Melbourne’s ‘Paris End’ is the most prestigious residential quarter of the city. Most apartments here are conversions from the 90s to the 2000s undertaken with the blessing of the City Council’s Postcode 3000 scheme. Floorplans are typically generous, loft style is common, land component is high, and blocks are usually low-rise and boutique due to regulations. New luxury towers have been built, or are being built, on Spring Street overlooking Treasury Gardens. I do not consider them a great investment because the owners corp. tends to be high, but the views are never to be built out. Even established units are expensive; ‘Shocko House’ and ‘Cavendish House’ are some beautiful examples of old world architecture. Stroll down to the best restaurants and Gucci. My café pick is Postal Hall underneath the classy ‘Hero’ apartments building. Mostly quiet at night. Good for owner-occupiers who have downsized and enjoy the theatre.

    2. Flinders Quarter

    Rent Potential: Medium

    New Supply: Almost non-existent

    If you like laneways and cafés, this should be your place. Busy with tourists/airbnbers and very convenient location; tends to attract European types who don’t stay for long and some local artists/architects/downsizers. Flinders Lane and the southern end of Little Collins tend to be the residential areas. As with the Paris End, most apartments are bank and warehouse conversions. Some very old examples, generous floorplans, low-rise, high land component. The only obvious disadvantage is that views are seldom spectacular. A new train station is being built here but the noise is only temporary. You won’t find many listings here because there aren’t many to go around in the first place. Price can be average to expensive, notable blocks include ‘Leicester House’ and ‘The Excelsior’. Also see Flinders Lane around the famous Brunetti café for several heritage listed examples. If you are inspecting a property, you must go to Brunetti on the way to get a real feel for the area.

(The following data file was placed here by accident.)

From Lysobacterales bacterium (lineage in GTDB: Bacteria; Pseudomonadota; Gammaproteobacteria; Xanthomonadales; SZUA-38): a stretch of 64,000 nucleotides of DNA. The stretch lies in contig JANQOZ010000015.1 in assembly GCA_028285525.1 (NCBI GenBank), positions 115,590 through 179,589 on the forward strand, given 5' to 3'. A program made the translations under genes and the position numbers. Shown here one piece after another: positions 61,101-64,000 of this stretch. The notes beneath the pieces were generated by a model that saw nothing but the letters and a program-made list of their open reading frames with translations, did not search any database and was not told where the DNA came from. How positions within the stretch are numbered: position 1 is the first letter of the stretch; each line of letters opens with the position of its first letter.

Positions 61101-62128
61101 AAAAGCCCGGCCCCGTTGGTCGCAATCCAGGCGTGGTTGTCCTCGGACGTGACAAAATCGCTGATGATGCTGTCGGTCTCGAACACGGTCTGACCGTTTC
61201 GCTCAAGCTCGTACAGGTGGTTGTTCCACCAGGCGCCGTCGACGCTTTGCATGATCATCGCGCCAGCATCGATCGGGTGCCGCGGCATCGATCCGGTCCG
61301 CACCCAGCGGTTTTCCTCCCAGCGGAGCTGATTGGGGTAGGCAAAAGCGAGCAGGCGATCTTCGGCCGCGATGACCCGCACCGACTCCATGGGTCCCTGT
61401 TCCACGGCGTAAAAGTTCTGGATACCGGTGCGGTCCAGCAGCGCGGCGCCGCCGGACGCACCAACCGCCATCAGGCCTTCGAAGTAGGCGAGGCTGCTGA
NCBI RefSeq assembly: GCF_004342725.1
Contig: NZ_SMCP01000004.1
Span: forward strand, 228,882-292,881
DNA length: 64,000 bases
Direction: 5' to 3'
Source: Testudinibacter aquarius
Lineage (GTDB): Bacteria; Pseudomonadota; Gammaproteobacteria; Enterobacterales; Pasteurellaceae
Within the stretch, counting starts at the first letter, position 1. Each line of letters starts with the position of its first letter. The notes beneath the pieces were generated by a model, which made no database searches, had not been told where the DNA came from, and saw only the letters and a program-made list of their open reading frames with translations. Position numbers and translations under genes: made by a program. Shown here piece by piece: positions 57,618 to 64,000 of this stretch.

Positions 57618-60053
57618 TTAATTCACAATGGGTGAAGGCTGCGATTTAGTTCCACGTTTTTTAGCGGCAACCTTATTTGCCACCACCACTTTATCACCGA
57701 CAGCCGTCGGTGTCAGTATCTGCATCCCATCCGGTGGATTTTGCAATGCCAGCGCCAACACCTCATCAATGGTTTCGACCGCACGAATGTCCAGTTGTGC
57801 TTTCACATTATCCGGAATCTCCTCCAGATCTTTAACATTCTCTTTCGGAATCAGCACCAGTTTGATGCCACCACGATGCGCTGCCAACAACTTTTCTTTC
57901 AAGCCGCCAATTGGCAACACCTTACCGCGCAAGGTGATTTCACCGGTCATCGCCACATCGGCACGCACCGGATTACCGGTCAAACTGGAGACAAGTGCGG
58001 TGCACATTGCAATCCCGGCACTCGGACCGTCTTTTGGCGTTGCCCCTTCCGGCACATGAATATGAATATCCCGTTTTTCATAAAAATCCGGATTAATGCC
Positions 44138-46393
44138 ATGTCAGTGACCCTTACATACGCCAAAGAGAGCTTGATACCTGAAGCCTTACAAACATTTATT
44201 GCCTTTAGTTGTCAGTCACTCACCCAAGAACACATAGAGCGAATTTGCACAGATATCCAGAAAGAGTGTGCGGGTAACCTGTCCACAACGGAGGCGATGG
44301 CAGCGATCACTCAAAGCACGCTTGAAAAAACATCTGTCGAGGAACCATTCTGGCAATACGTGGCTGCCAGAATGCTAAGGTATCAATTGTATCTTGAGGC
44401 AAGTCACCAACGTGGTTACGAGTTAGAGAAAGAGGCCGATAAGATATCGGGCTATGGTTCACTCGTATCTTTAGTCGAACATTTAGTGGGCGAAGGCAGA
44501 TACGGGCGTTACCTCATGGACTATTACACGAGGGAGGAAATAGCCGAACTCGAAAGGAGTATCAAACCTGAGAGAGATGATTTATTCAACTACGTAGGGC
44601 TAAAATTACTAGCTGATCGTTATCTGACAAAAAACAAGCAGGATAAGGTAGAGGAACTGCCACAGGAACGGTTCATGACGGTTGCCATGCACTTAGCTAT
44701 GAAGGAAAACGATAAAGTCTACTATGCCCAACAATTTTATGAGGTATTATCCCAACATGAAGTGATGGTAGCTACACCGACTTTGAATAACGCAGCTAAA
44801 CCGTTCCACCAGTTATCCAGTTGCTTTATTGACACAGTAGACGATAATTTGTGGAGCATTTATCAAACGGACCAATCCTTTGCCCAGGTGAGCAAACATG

3. Financial Hub

    Rent Potential: Medium

    New Supply: Medium

    A mix of old and newer apartments, but generally there are not that many new blocks coming up. Notable developments are ‘Collins Arch’, which is expensive to buy into but looks impressive, and ‘Collins House’ aka 466 Collins, a superslim skyscraper with better than usual fittings. You will find that most blocks here are mid to high rise, which are not out of place in the financial district after all. Decent selection of amenities and food, but you’ll have to walk a bit for supermarkets and the train. There isn’t a great deal to say here, it’s mostly offices, and it’s dead at night. Go for something with Yarra views is my tip.